|Clergy-Abuse Victims Aim Protest at Hartford Archdiocese
By Elizabeth Hamilton
October 20, 2008
Clergy sex abuse victims called on Hartford Archbishop Henry Mansell Monday to use the power of his office to more aggressively protect the public from accused priests, particularly in the case of the Rev. Stephen Foley.
Members of the Survivors Network of those Abused by Priests (SNAP) staged a protest in front of the Cathedral of St. Joseph Monday afternoon because of what they called Mansell's continuation of "passive, failed policies" where Foley and other accused priests are concerned.
Foley, a priest who is accused of abusing boys he lured through his work as a state police and fire chaplain, moved out of Connecticut last year after Mansell ordered him to leave St. Thomas Seminary in Bloomfield. Mansell's order came after The Courant reported Foley was driving a Ford Crown Victoria similar to the car used by state troopers.
The archdiocese has settled 12 lawsuits against Foley in the last several years. Most recently, Foley failed to show up for a video deposition in Arlington, Va., where the priest is believed to be living now, in connection with another Connecticut lawsuit. Foley is now scheduled to give his deposition Oct. 27 in New London.
Although the Hartford Archdiocese knows where Foley lives — it is still paying him a $1,000 a month stipend plus health benefits — it has refused to release that information to the public.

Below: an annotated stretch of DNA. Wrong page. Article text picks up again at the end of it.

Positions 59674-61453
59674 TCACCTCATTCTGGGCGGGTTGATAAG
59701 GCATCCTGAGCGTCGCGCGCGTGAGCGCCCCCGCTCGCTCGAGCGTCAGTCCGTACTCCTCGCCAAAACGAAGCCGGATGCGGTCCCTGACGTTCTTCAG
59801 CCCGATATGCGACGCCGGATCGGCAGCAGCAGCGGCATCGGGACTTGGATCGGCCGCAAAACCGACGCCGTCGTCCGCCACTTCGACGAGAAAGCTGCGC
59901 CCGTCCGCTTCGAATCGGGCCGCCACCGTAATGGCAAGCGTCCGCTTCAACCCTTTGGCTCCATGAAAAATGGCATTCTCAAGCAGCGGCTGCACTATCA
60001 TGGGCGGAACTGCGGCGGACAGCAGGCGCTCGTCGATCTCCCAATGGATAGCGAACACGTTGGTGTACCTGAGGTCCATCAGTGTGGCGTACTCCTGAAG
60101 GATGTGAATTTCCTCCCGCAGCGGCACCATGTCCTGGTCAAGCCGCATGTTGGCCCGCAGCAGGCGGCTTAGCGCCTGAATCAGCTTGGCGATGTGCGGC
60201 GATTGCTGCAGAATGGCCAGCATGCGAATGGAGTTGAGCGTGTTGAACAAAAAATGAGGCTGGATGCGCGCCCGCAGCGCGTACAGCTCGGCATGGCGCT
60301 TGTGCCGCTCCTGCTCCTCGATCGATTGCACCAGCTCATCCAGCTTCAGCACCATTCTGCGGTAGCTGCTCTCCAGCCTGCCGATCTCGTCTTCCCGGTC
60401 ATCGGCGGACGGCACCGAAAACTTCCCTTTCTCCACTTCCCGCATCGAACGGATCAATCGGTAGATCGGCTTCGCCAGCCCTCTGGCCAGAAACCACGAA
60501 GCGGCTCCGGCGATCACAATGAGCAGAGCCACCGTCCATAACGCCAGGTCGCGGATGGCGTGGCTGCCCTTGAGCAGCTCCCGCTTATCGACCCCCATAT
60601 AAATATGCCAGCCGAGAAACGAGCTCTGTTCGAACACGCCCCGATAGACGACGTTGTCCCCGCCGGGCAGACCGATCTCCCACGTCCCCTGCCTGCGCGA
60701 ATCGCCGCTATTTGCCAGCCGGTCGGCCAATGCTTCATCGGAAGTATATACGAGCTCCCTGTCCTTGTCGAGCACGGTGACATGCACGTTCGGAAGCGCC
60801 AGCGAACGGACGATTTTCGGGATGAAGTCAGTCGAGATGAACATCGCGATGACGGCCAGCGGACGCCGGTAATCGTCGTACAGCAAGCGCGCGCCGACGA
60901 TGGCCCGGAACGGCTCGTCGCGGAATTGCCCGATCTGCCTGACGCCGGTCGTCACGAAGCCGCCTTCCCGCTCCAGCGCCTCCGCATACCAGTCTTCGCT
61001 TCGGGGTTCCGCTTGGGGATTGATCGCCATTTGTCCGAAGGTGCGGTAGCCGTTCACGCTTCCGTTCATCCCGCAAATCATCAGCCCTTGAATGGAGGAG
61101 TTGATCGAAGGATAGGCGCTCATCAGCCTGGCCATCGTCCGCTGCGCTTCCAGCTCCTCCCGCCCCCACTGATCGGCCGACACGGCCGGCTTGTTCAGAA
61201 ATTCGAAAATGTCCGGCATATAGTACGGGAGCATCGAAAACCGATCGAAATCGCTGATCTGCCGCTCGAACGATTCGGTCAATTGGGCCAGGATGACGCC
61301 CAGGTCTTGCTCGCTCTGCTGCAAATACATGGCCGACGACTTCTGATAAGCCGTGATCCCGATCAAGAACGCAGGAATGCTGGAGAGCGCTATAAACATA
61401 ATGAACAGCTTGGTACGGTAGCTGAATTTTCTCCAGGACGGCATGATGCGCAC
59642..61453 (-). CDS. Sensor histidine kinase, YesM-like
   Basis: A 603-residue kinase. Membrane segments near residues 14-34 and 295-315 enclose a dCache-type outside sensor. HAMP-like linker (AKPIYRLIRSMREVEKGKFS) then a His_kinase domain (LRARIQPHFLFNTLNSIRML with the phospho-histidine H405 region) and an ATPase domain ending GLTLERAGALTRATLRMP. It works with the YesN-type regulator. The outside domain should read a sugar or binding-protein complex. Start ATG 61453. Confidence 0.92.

David Clohessy, national director of SNAP, traveled to Hartford from St. Louis Monday to lambaste Mansell for refusing to tell the public where Foley lives.
"Archbishop Mansell is protecting his church and his own reputation and the reputation of the people who came before him," Clohessy said.
The Rev. John Gatzak, spokesman for the Hartford Archdiocese, said the archbishop cannot release Foley's address because it would violate the rights of a diocesan employee.
"I don't think we have the right to disclose personnel information without the approval of the individual involved," Gatzak said. When asked if an exception should be made for accused sex offenders, Gatzak said, "Again, those are accusations that are made."
Clohessy also called on Mansell to do everything he can to force Foley to show up for his deposition and said the archbishop should personally visit every parish where Foley worked, to urge other victims to come forward.
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